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Thursday 29 July 2021

A general overview of the requirements presented in the new EMA guideline on the use of computerized systems and on the collection of electronic data in clinical trials.

Computerized systems are increasingly used in clinical research. The complexity of these systems and clinical trials themselves has evolved rapidly in recent years, leading to an increase in the use of computerized systems.


The EMA Reflection Paper on expectations for electronic source data and data transcribed to electronic data collection tools in clinical trials has begun to address these issues since its publication in 2010.


The new guideline (currently a draft)Guideline on computerised systems and electronic data in clinical trials aims to assist sponsors, researchers and other parties involved in clinical trials on the use of computerized systems and on the collection of electronic data in clinical trials in compliance with the requirements of current legislation (Directive 2001/20/EC and Directive 2005/28/EC) and of ICH E6 Good Clinical Practice Guideline.
The draft will be available for comment until the end of 2021.


A general and non-exhaustive overview of the requirements presented in the draft of the new guideline is provided below.



  • Data integrity

Failure to maintain data integrity during the envisaged retention period can render the data unusable and is equivalent to the loss or destruction of the data. Lack of data integrity is considered a GCP non-compliance.

  • Responsibility

The roles and responsibilities in clinical trials must be clear. Responsibility for conducting a trial is legally assigned to two parties (the investigators and their institutions, and the sponsors), each of whom may use computer systems to manage trials data.

  • Electronic data and the concept of metadata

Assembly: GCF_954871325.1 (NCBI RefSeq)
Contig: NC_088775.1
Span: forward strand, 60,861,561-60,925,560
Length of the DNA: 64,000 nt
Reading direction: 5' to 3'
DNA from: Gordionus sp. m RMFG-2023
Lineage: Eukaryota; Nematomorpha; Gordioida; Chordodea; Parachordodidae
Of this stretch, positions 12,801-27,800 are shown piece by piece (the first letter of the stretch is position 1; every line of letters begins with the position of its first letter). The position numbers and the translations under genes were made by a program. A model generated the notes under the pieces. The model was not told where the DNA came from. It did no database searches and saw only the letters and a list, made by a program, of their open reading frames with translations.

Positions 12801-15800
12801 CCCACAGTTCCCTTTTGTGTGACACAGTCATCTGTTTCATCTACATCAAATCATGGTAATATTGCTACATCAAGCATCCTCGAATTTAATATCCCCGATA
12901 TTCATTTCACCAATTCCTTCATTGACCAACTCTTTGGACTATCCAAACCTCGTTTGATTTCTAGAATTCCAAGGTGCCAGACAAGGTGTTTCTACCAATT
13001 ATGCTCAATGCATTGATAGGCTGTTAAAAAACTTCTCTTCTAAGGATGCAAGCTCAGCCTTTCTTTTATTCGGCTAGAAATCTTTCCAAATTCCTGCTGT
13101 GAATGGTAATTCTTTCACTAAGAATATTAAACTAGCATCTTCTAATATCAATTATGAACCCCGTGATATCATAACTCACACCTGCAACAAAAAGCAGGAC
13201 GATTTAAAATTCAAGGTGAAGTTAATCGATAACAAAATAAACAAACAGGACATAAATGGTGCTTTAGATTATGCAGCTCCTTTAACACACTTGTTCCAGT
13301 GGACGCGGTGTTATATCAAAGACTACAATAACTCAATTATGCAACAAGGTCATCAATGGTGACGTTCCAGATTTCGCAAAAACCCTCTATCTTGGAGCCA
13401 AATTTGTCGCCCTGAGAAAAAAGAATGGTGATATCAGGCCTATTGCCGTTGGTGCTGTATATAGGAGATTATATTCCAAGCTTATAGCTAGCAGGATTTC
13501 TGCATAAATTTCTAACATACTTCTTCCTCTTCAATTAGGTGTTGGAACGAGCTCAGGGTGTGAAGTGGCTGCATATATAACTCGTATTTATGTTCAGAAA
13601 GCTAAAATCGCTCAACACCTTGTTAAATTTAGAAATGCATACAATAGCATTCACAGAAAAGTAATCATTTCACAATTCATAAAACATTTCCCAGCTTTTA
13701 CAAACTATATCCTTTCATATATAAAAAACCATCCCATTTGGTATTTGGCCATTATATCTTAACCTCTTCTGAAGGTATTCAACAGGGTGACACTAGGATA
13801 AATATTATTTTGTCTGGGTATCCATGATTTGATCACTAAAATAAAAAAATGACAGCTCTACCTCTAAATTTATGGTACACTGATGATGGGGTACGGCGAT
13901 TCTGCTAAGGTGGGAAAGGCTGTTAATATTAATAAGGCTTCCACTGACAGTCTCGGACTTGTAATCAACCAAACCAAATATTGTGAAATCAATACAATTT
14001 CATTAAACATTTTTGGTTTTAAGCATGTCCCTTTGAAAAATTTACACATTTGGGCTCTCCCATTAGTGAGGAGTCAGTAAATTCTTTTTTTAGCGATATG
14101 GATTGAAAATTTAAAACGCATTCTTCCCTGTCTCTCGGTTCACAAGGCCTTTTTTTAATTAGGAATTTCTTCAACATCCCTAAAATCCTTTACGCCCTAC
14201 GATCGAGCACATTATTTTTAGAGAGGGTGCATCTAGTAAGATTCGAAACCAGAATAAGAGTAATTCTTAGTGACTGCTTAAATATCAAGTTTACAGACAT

Without the context provided by the metadata, the data has no meaning.

  • Source data

The first permanent data obtainable from the electronic generation of data is considered the data source.
This process must be validated to ensure that the data source is representative of the original observation and contains the necessary matadata to ensure ALCOA requirements.

  • ALCOA ++
  • Criticalities and risks

ICH-GCP E6 (R2) introduces the need for a quality management system with a risk-based approach. Risks need to be considered both at the system level and at the specific clinical trial level. Risks related to the use of computerized systems, especially those related to data integrity, must be identified, analyzed and mitigated. The approach used to reduce the risk must be proportionate to the risk.

  • Data collection

The approved clinical trial protocol should specify which data is to be generated / acquired, by whom, when and which tools or procedures are to be used.

  • Electronic signature

Whenever an electronic signature is used in a clinical trial to replace a signature required by GCPs, the functionality of the electronic signature must meet expectations for authentication, non-repudiation, indissoluble linking and time stamping.

  • Data protection

The confidentiality of records that could identify trial participants must be protected by complying with the privacy and confidentiality rules required by regulatory requirements.